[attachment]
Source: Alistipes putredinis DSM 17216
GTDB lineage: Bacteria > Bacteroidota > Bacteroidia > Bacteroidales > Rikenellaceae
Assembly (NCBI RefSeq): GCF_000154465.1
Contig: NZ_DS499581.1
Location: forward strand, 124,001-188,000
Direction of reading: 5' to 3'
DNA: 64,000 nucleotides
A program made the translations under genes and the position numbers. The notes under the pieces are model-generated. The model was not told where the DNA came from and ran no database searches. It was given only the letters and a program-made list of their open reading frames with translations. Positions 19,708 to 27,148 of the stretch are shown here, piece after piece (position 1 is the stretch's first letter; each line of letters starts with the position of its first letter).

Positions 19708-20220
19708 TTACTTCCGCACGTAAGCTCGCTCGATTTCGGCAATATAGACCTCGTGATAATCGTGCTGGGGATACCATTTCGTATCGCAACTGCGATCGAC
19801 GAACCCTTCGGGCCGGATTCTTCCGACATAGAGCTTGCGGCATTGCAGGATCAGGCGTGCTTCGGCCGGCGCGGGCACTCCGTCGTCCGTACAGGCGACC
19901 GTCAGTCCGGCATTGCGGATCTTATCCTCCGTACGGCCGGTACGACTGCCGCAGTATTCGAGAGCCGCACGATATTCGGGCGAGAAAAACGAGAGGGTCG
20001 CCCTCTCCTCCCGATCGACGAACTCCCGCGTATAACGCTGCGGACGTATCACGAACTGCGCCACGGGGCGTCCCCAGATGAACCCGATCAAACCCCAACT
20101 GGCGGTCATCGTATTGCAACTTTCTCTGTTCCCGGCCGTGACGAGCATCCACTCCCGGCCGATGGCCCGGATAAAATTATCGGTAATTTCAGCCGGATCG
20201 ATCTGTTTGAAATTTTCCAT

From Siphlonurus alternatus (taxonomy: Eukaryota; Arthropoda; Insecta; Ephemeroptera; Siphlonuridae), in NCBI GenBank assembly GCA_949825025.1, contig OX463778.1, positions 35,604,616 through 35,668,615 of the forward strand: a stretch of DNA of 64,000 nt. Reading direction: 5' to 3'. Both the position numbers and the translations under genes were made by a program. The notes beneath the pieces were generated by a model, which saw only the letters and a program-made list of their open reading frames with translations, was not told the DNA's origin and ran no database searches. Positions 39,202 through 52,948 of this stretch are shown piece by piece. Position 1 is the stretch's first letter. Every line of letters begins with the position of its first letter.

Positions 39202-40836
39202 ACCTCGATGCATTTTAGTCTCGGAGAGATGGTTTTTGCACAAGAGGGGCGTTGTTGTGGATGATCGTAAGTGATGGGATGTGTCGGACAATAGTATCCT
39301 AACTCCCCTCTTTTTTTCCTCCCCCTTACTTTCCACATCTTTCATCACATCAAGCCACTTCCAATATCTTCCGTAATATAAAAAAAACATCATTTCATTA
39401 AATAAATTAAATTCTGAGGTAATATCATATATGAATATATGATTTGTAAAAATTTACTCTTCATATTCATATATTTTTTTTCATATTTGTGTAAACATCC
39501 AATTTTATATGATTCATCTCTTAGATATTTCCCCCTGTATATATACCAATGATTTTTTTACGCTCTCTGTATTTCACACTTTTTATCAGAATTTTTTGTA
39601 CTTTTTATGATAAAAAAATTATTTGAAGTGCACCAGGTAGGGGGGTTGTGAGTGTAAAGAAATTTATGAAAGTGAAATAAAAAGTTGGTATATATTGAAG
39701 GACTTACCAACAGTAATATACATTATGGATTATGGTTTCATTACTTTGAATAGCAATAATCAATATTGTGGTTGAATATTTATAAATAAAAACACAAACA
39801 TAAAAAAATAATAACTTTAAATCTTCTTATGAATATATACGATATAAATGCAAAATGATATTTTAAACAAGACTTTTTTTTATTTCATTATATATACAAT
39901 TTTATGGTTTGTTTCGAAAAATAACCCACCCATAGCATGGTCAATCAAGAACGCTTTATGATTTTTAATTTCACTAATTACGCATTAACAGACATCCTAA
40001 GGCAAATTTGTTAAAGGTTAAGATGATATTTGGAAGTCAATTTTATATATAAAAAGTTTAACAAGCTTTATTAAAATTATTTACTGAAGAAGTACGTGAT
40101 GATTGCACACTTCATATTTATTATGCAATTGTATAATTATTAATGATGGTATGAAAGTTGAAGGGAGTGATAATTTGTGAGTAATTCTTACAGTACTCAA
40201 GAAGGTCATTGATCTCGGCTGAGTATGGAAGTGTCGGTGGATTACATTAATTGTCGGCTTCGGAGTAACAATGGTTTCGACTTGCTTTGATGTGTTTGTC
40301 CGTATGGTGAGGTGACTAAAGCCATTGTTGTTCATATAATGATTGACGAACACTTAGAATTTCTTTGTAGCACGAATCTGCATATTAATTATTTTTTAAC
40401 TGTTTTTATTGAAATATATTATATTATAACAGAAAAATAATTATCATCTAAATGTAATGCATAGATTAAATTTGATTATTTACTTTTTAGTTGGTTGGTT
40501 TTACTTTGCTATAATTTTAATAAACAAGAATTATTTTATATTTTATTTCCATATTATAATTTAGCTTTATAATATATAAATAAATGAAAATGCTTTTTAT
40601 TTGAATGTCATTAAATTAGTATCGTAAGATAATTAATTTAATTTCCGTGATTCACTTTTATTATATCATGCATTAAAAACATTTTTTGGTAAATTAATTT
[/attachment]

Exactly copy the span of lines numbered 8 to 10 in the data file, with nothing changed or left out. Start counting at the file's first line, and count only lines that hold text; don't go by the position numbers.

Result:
A program made the translations under genes and the position numbers. The notes under the pieces are model-generated. The model was not told where the DNA came from and ran no database searches. It was given only the letters and a program-made list of their open reading frames with translations. Positions 19,708 to 27,148 of the stretch are shown here, piece after piece (position 1 is the stretch's first letter; each line of letters starts with the position of its first letter).

Positions 19708-20220
19708 TTACTTCCGCACGTAAGCTCGCTCGATTTCGGCAATATAGACCTCGTGATAATCGTGCTGGGGATACCATTTCGTATCGCAACTGCGATCGAC